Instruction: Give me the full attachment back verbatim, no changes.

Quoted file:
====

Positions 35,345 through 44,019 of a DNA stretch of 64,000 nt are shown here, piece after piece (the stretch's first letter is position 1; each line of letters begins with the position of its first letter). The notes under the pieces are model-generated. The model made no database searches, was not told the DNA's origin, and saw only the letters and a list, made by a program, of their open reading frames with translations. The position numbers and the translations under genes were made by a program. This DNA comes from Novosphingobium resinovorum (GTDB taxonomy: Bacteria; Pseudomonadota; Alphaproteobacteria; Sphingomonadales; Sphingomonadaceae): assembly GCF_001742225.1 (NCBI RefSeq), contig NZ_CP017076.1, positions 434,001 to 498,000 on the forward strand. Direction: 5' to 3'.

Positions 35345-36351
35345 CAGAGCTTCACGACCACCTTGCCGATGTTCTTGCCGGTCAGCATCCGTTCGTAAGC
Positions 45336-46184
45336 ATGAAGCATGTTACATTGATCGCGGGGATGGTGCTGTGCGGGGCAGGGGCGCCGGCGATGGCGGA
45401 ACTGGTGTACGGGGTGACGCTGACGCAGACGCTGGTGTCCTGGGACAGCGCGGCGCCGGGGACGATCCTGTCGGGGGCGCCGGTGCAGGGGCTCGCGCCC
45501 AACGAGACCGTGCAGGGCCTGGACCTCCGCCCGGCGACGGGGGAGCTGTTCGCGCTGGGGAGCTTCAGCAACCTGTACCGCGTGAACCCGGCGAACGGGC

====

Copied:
Positions 35,345 through 44,019 of a DNA stretch of 64,000 nt are shown here, piece after piece (the stretch's first letter is position 1; each line of letters begins with the position of its first letter). The notes under the pieces are model-generated. The model made no database searches, was not told the DNA's origin, and saw only the letters and a list, made by a program, of their open reading frames with translations. The position numbers and the translations under genes were made by a program. This DNA comes from Novosphingobium resinovorum (GTDB taxonomy: Bacteria; Pseudomonadota; Alphaproteobacteria; Sphingomonadales; Sphingomonadaceae): assembly GCF_001742225.1 (NCBI RefSeq), contig NZ_CP017076.1, positions 434,001 to 498,000 on the forward strand. Direction: 5' to 3'.

Positions 35345-36351
35345 CAGAGCTTCACGACCACCTTGCCGATGTTCTTGCCGGTCAGCATCCGTTCGTAAGC
Positions 45336-46184
45336 ATGAAGCATGTTACATTGATCGCGGGGATGGTGCTGTGCGGGGCAGGGGCGCCGGCGATGGCGGA
45401 ACTGGTGTACGGGGTGACGCTGACGCAGACGCTGGTGTCCTGGGACAGCGCGGCGCCGGGGACGATCCTGTCGGGGGCGCCGGTGCAGGGGCTCGCGCCC
45501 AACGAGACCGTGCAGGGCCTGGACCTCCGCCCGGCGACGGGGGAGCTGTTCGCGCTGGGGAGCTTCAGCAACCTGTACCGCGTGAACCCGGCGAACGGGC